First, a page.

Behind the mesmerizing beauty of a plant about to bloom lies the physiological activity—latent at first, then active—that encourages the development of its reproductive organs.
In the grapevine’s case, inflorescences appear on the previous year's buds, announcing that the plant is about to bloom. Flowering is followed by a succession of events—fruit set, berry growth and fruit maturation—that culminate in the harvest.
Bearing in mind the conditions, characteristics and key events of flowering and fruit set, we'll examine how an incident during the development of this stage in the grapevine's growth cycle can have a decisive impact on the harvest:
- In the calendar of the grapevine's life cycle, flowering and fruit set take place between May and June in the northern hemisphere and between November and December in the southern hemisphere. During flowering, the plant requires certain conditions, namely: temperatures of around 15 degrees Celsius, plenty of sunlight, and dry weather. Any changes in these conditions can affect pollination and bring about a delay in fruit set.
Vineyards at L'Aranyó, owned by Familia Torres, in full flowering phase.
Our L’Aranyó estate is situated in the area of Juneda, in the heart of the Les Garrigues region (DO Costers del Segre) at about 450 m above sea level. With a typically continental and dry climate, little coastal influence, and marked by high levels of sunlight, these vines coexist with low rainfall, although persistent fog is present until the end of winter.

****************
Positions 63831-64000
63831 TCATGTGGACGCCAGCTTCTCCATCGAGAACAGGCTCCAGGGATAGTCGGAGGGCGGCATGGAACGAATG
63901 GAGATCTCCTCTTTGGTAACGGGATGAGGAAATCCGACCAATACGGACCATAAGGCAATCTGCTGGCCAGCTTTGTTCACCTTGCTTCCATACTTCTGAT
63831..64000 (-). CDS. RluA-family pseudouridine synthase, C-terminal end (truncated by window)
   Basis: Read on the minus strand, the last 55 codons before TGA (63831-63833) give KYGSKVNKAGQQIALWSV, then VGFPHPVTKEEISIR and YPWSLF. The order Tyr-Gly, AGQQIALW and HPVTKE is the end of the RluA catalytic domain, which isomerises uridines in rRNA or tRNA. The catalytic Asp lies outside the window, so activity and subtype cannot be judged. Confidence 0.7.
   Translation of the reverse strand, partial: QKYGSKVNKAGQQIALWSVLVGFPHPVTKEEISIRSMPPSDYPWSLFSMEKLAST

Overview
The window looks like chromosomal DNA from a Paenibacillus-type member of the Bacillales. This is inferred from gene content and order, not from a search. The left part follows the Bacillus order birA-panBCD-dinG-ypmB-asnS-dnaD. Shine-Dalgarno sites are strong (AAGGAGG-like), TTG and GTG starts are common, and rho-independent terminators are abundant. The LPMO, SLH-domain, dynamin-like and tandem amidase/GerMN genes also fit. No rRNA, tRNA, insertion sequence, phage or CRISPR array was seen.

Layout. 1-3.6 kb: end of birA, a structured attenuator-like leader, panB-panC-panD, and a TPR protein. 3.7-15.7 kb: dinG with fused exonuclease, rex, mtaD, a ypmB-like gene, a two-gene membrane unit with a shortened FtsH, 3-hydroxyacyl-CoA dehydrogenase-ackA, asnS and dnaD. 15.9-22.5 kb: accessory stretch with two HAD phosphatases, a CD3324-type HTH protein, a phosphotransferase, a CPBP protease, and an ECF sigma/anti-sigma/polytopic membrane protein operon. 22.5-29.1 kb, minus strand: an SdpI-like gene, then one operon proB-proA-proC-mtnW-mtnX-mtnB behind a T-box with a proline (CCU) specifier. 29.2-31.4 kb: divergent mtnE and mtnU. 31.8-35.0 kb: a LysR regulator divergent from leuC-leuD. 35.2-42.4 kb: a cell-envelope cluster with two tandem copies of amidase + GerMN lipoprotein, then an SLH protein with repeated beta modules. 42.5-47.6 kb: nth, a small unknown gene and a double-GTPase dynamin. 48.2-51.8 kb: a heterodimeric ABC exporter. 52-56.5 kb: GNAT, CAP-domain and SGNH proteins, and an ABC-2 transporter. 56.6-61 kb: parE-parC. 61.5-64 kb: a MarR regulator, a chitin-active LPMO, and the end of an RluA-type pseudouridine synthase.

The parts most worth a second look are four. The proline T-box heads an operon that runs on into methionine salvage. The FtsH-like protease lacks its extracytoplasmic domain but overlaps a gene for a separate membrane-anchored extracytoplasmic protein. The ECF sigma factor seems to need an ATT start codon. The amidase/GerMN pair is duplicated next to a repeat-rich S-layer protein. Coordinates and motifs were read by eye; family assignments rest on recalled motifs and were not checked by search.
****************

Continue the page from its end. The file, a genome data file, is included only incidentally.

Flowering in these vineyards usually begins in early June, and occurs for 10-15 days, although it can vary depending on the weather.
- From flower to grape: fruit set. Fruit set is a form of metamorphosis, the moment when the flower transforms into fruit and becomes a grape. However, not every flower is destined to become fruit, and the vine sheds its unfertilized flowers after fruit set. Sometimes a significant number of flowers are not pollinated. This is known as grape shatter or coulure and can result in lower yields.
Flower in full fruit set phase at the l’Aranyó vineyard. Vine of the Querol grape variety.
The fruit set is the phase immediately after flowering, and does not have a duration in itself. The vines grown in the vineyards of l'Aranyó (DO Costers del Segre) belong to the Querol, Syrah, Garnacha Tinta And Tempranillo varieties, all of them used since 2012 to make our Purgatori wine.
- Likewise, if berries fail to develop properly, they might end up seedless, which affects their growth, the result being tiny grapes. This is known as millerandage and, like grape shatter, it affects vine yields and may also cause complications in the rate of maturation. However, on rare occasions a little bit of millerandage may actually be desirable, because seedless berries can be very sweet.
This is the time when the young grapes need to stay strong and healthy. They will grow until veraison steeps the vineyards in delicate straw yellow and gold, in green, deep violet or rich crimson, with nature's wise and age-old goal of attracting birds to eat the grapes and thus spread its seeds. Natural engineering at its very best.